Snowmobiles 2002 Arctic Cat ZL 600 EFI w/trailer. 1,770 miles, $3,400 or BRO. Call 393-3635-Leave Message SALES, SERVICE, performance parts. New & used parts, complete line of accessories for Snowmobiles & ATV!s. Pre-owned sleds. Lake City Cat House, 283 White Oaks Rd., Laconia. Open 7 days a week. 524-5954.
FOR Sale By Owner: 2-Bedroom house, 1-1/4 bath. 180 Mechanic Street, Laconia. 524-8142.
Housemate wanted for beautiful home with private unit for rent . Now available in Laconia/Gilford. 8 minutes from college, hospital and downtown in quiet area. Rent includes all utilities, internet and cable. Completely furnished $500/month. Call 528-8030.
GILFORD garage for rent near Airport. One large lighted garage. $170 monthly. 781-710-2208.
Services $20 Traditional Japanese Bodywork Treatments Please come and enjoy the therapeutic and relaxing benefits of traditional Japanese body work known as Shiatsu. Each treatment is performed fully clothed on a comfortable floor mat and takes about an hour. Treatments are performed at the Sachem Shiatsu office at the Fitness Edge building in Meredith. Please call Sensei Jones at 603-524-4780 to make an appointment.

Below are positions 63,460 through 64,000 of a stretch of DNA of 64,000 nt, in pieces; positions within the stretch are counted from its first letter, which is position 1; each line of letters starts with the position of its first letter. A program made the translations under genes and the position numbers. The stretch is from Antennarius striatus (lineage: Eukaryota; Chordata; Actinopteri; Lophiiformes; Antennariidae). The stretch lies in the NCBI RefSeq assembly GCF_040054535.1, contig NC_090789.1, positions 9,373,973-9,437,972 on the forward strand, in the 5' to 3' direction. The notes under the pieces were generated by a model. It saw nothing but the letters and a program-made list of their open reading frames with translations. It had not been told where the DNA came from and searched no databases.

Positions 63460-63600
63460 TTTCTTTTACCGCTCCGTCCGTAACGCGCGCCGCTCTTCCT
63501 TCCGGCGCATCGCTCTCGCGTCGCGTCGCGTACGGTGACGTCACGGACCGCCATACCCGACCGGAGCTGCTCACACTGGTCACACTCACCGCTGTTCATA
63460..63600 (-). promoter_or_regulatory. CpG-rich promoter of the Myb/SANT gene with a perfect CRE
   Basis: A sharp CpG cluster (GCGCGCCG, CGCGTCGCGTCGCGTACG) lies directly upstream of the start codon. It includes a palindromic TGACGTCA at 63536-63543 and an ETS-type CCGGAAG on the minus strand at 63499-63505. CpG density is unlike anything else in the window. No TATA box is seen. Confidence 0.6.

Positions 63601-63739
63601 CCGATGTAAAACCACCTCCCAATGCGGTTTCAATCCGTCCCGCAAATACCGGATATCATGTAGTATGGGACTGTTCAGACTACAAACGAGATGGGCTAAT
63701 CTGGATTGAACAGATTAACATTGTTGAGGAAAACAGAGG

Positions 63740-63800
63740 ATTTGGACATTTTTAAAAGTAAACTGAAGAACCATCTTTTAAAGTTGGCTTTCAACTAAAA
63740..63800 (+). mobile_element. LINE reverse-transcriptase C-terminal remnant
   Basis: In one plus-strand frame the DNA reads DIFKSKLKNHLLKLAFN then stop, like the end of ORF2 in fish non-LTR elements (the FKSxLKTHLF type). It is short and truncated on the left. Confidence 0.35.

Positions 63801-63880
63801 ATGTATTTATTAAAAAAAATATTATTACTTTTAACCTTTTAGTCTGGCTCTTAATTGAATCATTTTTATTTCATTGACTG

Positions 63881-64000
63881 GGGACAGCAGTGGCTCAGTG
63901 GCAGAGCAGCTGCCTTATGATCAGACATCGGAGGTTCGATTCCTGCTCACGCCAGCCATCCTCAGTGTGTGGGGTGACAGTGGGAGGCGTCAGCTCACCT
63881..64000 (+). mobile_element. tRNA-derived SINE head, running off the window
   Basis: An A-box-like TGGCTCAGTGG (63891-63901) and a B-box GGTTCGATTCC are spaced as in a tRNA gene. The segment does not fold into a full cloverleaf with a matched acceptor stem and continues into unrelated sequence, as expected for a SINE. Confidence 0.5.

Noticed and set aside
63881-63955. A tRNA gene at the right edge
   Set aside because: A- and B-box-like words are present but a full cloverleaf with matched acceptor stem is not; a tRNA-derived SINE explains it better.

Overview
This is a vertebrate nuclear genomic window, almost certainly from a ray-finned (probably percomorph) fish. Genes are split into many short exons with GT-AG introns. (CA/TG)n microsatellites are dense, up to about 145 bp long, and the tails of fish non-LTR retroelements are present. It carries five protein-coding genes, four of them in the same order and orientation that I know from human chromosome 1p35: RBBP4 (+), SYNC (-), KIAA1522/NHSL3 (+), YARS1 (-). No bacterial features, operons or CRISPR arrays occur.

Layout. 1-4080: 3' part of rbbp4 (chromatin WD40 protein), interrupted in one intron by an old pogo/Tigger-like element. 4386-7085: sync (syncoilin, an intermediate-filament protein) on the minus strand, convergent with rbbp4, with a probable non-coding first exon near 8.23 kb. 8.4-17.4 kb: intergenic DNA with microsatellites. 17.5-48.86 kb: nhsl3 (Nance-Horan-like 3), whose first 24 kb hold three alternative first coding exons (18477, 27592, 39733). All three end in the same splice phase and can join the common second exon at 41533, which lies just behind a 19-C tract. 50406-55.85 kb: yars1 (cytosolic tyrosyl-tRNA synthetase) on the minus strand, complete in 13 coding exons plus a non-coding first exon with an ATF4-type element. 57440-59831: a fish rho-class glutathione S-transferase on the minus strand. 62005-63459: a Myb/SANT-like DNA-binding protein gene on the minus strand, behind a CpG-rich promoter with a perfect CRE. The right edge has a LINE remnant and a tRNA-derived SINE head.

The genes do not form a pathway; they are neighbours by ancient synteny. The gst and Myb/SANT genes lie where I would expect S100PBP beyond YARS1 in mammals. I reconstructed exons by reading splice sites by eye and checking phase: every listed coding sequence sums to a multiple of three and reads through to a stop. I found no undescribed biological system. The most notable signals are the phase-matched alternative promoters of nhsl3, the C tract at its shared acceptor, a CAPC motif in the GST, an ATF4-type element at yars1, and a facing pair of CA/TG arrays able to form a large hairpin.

Open your body for optimum health with this Japanese-style yoga using the 12-main meridians used in Acupuncture. Gentle, joint-opening exercises plus meridian stretch sequence following the breath. One hour class $5, Thursdays at 11:00 in Gilford. Learn a 15-minute sequence you can do at home. Call Heidi Eberhardt, Licensed Acupuncturist at 617-894-0178, for more information and to make an appointment.
In Egypt, Muburak trial resumes speculation about an acquittal
HANDYMAN SERVICES Small Jobs Are My Speciality
FREE Pickup for your unwanted, useful item garages, automobiles, etc. estates cleaned out and yardsale items. (603)930-5222.
Rick Drouin 520-5642 or 744-6277
T&B Appliance Removal. Appliances & AC’s removed free of charge if outside. Please call (603)986-5506.
SAVE 30% on Interior Painting. Insured, references. Call Troy at Turcotte Painting 455-9179
Page 20 — THE LACONIA DAILY SUN, Tuesday, January 3, 2012